Seamus, our electronic weather avatar, told me to forget the morning football games, the second cup of coffee, my recent fascination with the chestnut backed chickadees hammering the bird feeder. He told me to grab Aki, put on ice grippers on my boots, and head for Gasteneau Meadows. The little potbellied ikon can’t speak but he did stand beneath a cartoon cloud dropping cartoon snow on his round watch-capped head and on the number, “27.” This meant that after weeks of modestly warm temperatures and light rain, it was finally cold enough to firm up the mountain snowpack but snow would soon fall. For a short time, we could and did move easily over deep meadow snows.
Seamus’ promised snow held off for the morning walk between mountain hemlock and bull pines. Nothing obscured tracks left by a hunting wolf, snowshoe hares (its prey?), and a struggling deer. High clouds moved to reveal and obscure mountain peaks. Once, they released rays of sun that drew a line of bright dashes across Mountain Juneau.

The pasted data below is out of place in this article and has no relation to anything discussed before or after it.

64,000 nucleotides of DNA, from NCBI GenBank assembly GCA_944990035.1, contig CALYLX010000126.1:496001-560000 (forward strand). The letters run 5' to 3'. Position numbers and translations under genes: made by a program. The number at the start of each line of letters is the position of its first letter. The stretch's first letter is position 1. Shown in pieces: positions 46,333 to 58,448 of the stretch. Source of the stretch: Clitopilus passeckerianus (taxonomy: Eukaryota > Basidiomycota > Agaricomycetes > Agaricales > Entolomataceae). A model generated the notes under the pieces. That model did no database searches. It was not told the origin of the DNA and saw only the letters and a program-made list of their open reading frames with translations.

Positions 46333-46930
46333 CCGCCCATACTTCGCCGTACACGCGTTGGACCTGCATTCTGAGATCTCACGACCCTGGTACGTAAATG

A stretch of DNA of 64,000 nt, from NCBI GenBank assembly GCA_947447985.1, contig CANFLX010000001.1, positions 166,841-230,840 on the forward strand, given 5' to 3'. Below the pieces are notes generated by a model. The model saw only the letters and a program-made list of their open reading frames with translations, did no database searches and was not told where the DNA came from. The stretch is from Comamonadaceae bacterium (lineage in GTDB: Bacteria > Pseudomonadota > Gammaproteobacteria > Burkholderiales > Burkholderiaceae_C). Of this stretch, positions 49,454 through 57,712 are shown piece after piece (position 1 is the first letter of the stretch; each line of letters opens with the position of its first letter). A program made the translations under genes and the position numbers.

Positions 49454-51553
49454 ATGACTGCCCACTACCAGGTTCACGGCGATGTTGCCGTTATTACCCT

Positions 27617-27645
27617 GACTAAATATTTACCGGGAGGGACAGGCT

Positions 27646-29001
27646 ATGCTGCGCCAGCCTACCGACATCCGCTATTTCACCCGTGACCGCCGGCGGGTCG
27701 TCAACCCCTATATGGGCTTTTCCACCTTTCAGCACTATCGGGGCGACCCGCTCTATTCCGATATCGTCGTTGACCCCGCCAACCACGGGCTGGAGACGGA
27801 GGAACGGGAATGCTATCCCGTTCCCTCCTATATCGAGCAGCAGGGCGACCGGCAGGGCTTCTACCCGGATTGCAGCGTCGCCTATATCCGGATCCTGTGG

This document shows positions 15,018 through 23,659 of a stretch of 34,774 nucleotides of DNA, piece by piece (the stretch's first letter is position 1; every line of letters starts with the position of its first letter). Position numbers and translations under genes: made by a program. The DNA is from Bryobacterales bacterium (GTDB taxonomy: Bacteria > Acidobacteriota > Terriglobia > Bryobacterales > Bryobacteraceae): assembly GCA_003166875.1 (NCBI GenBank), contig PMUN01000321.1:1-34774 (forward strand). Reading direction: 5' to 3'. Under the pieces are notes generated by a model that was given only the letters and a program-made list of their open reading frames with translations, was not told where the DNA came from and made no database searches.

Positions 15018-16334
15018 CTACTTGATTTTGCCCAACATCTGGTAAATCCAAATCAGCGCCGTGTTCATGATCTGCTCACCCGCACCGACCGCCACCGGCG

These magic convergences come on spring mornings along the Kuskokwim River in Western Alaska. When we lived there in a house surrounded by eight sled dogs, I longed for April saturdays when the dogs could fly over the crusted over tundra, hardly slowed by our weight and that of the camp gear. After a winter of being restricted to snow machine trails and smooth stretches of frozen water, we were free to explore the voids in the government maps, maybe see pure white ptarmigan fly at our approach.